Breathless in Bombay by Murzban F. Shroff
St. Martin’s Griffin, 2008 (ARE)
Fiction (short stories); 306 pgs
Rating: 4 Stars (Very Good)
First Sentence: Mataprasad Mahadev, fifty-three, dark, and fiercely mustached, was in a thoughtful mood as he sat legged in dhoti and chappals on the floor of the luggage compartment of the Churchgate-bound local.
Reason for Reading: India is one of many countries I enjoy reading about and so I was immediately drawn to this book when it was offered for review through Library Thing’s Early Review program. This also fits in with the Short Story Challenge, and is my first selection of short stories counting towards that.
Comments: Author Murzban F. Shroff attempts to capture the dichotomy of Bombay, both the beauty and the ugliness, and he succeeds. Fourteen short stories offer a glimpse into the cultures and lives of every day people in Bombay, from the rich to the working class to the poor.
Often my biggest complaint about short stories is reaching the end and wondering, "That's it?" That was not the case with Murzban F. Shroff's collection of stories. Each story stood on solid ground, the characters well developed in their complexities and lifestyles and the stories quickly and effectively established. There was not one story that I did not like, each a stand out in its own way. The fourteen stories that made up the collection were varied, some dark and sad while others more hopeful. Each of them was about the struggles of survival in a city where people flocked to for a better life and fought to survive in at the darkest of times.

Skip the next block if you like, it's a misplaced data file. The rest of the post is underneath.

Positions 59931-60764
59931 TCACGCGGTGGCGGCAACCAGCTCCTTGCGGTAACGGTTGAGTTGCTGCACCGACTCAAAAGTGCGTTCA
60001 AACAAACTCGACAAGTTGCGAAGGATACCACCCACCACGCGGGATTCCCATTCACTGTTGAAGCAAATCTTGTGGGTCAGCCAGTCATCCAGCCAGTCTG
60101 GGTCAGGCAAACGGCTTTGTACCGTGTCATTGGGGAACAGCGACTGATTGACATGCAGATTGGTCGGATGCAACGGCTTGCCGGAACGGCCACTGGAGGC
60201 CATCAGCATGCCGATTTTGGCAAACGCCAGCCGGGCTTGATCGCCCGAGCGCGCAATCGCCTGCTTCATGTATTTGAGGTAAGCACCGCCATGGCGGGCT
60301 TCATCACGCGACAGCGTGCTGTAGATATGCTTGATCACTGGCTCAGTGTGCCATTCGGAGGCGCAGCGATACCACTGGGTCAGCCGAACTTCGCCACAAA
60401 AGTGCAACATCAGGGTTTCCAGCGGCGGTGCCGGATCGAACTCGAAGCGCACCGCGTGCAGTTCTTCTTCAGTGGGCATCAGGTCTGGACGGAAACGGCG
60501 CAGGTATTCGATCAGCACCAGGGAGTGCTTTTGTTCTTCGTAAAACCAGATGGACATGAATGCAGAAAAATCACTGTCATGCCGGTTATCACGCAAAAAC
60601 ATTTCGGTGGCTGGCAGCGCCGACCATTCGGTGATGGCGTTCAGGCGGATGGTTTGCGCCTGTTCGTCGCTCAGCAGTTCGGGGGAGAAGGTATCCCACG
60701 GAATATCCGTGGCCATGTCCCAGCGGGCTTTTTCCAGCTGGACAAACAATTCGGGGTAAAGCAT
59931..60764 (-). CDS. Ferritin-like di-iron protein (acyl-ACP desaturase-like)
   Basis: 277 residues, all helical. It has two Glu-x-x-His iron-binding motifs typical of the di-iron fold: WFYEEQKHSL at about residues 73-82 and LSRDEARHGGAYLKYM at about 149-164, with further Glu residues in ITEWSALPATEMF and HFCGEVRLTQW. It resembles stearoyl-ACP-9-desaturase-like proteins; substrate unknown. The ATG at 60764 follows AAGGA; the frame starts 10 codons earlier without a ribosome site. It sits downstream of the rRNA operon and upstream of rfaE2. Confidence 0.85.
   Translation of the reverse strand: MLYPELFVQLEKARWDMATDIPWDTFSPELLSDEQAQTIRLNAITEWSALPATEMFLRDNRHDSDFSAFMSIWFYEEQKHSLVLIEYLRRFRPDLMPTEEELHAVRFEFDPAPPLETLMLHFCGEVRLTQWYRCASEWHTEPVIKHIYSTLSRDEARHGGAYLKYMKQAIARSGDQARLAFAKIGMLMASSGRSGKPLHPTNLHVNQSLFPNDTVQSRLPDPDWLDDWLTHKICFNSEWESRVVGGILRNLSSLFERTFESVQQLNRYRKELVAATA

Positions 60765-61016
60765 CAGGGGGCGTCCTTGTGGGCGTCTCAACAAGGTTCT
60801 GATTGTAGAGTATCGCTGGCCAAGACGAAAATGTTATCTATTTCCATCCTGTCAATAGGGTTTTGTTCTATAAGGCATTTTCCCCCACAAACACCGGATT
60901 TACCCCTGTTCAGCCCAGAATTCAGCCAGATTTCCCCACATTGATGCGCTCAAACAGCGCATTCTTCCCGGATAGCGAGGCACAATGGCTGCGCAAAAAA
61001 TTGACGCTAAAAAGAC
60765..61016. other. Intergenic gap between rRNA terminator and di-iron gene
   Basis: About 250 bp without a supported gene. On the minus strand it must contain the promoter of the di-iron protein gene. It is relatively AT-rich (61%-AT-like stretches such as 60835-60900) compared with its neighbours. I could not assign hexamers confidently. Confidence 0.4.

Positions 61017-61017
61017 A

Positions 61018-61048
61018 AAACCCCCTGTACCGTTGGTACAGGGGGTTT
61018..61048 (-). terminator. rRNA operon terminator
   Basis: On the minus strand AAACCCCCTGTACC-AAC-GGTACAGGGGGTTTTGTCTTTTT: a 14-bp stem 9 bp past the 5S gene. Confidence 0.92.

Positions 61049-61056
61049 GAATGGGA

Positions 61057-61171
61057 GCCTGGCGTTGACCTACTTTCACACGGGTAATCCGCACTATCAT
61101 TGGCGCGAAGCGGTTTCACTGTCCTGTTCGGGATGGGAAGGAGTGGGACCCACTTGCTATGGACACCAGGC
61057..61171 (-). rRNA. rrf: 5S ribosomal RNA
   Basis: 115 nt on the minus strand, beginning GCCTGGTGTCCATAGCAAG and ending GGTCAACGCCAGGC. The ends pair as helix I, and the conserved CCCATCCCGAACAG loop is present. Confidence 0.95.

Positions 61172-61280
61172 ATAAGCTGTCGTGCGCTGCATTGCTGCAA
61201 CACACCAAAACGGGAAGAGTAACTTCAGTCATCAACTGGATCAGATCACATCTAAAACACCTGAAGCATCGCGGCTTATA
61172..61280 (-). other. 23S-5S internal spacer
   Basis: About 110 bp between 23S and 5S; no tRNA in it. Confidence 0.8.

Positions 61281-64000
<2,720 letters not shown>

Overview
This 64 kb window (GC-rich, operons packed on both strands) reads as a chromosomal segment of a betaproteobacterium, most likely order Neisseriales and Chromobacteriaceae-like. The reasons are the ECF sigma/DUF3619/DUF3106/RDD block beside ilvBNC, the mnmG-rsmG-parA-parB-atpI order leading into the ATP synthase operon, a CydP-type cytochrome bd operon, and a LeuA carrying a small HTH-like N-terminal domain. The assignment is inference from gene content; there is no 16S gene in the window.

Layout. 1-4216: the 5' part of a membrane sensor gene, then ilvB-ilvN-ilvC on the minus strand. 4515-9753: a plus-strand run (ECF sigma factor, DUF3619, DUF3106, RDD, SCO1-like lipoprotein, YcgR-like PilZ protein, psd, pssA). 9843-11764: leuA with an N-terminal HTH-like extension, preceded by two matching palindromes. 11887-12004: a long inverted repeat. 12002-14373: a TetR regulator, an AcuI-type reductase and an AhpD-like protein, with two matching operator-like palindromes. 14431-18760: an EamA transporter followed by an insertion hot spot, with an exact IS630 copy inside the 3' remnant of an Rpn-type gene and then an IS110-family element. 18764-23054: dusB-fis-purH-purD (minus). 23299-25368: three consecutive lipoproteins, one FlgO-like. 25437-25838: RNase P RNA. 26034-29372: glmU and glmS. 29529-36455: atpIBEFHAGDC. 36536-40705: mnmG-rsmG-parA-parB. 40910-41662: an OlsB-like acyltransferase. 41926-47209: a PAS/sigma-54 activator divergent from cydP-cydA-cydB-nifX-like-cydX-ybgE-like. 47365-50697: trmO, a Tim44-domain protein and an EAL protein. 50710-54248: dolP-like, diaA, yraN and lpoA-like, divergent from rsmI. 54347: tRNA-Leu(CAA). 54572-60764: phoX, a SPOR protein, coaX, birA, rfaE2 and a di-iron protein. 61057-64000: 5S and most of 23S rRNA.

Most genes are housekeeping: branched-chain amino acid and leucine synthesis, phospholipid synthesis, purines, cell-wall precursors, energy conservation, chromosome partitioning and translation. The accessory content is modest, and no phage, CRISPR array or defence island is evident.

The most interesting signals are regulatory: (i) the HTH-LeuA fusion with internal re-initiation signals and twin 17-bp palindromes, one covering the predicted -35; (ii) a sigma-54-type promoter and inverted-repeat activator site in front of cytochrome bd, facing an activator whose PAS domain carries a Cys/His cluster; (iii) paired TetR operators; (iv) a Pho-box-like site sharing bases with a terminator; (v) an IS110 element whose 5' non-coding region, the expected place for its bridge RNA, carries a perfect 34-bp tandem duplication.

Among my favorites was the story of Chacha Sawari and his horse Badshah in The Queen Guards Her Own. Chacha was a man who took pride in his work and loved his horse. He did not have much in the later years of his life, and yet he made the best of it, always looking out for Badshah. Even amidst the poverty and prejudice of the wealthy, Chacha remained hopeful. Then there was the story, The Great Divide, about an elderly woman and her husband who had taken in a servant. A recent rash of murders of elderly by their servants set Mrs. Mullafiroze on edge and she feared for her own life and that of her husband. A Different Behl and This House of Mine demonstrated the depth of good friendships while Jamal Hoddi's Revenge showed a man with nothing to lose in his darkest hour. There was a story of love lost in Traffic, and love found in Breathless in Bombay, the final story of the book.
Murzban did not hesitate to paint a colorful picture of Bombay throughout his stories, including the warts of the disparity between the poor and the wealthy, prejudice, the clash of tradition and progress, as well as the corruption and greed. And yet, woven within the stories was also hope, the love of family and the power of friendship and community. Breathless in Bombay took me right onto the streets of Bombay and into the lives of the various characters.